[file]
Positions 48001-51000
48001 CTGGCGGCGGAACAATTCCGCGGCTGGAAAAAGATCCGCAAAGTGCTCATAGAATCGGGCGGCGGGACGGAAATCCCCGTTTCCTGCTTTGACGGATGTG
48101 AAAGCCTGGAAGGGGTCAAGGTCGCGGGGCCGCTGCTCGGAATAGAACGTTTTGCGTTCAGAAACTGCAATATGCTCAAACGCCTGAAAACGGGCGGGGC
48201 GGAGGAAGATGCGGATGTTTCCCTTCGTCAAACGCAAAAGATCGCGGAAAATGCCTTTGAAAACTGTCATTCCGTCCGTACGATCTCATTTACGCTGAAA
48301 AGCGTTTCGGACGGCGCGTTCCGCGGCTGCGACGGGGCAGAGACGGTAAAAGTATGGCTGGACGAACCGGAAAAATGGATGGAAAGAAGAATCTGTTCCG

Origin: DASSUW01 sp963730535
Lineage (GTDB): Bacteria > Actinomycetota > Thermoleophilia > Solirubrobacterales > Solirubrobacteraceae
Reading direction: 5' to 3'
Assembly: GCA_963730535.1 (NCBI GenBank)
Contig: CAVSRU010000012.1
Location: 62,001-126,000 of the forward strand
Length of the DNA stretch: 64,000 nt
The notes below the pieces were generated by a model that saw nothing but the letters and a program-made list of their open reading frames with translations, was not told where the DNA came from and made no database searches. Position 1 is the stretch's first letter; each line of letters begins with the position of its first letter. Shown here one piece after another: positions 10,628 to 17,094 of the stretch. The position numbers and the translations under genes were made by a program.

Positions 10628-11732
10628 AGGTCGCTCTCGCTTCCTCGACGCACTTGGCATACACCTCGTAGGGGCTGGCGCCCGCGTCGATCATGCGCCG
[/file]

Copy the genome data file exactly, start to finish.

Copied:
Positions 48001-51000
48001 CTGGCGGCGGAACAATTCCGCGGCTGGAAAAAGATCCGCAAAGTGCTCATAGAATCGGGCGGCGGGACGGAAATCCCCGTTTCCTGCTTTGACGGATGTG
48101 AAAGCCTGGAAGGGGTCAAGGTCGCGGGGCCGCTGCTCGGAATAGAACGTTTTGCGTTCAGAAACTGCAATATGCTCAAACGCCTGAAAACGGGCGGGGC
48201 GGAGGAAGATGCGGATGTTTCCCTTCGTCAAACGCAAAAGATCGCGGAAAATGCCTTTGAAAACTGTCATTCCGTCCGTACGATCTCATTTACGCTGAAA
48301 AGCGTTTCGGACGGCGCGTTCCGCGGCTGCGACGGGGCAGAGACGGTAAAAGTATGGCTGGACGAACCGGAAAAATGGATGGAAAGAAGAATCTGTTCCG

Origin: DASSUW01 sp963730535
Lineage (GTDB): Bacteria > Actinomycetota > Thermoleophilia > Solirubrobacterales > Solirubrobacteraceae
Reading direction: 5' to 3'
Assembly: GCA_963730535.1 (NCBI GenBank)
Contig: CAVSRU010000012.1
Location: 62,001-126,000 of the forward strand
Length of the DNA stretch: 64,000 nt
The notes below the pieces were generated by a model that saw nothing but the letters and a program-made list of their open reading frames with translations, was not told where the DNA came from and made no database searches. Position 1 is the stretch's first letter; each line of letters begins with the position of its first letter. Shown here one piece after another: positions 10,628 to 17,094 of the stretch. The position numbers and the translations under genes were made by a program.

Positions 10628-11732
10628 AGGTCGCTCTCGCTTCCTCGACGCACTTGGCATACACCTCGTAGGGGCTGGCGCCCGCGTCGATCATGCGCCG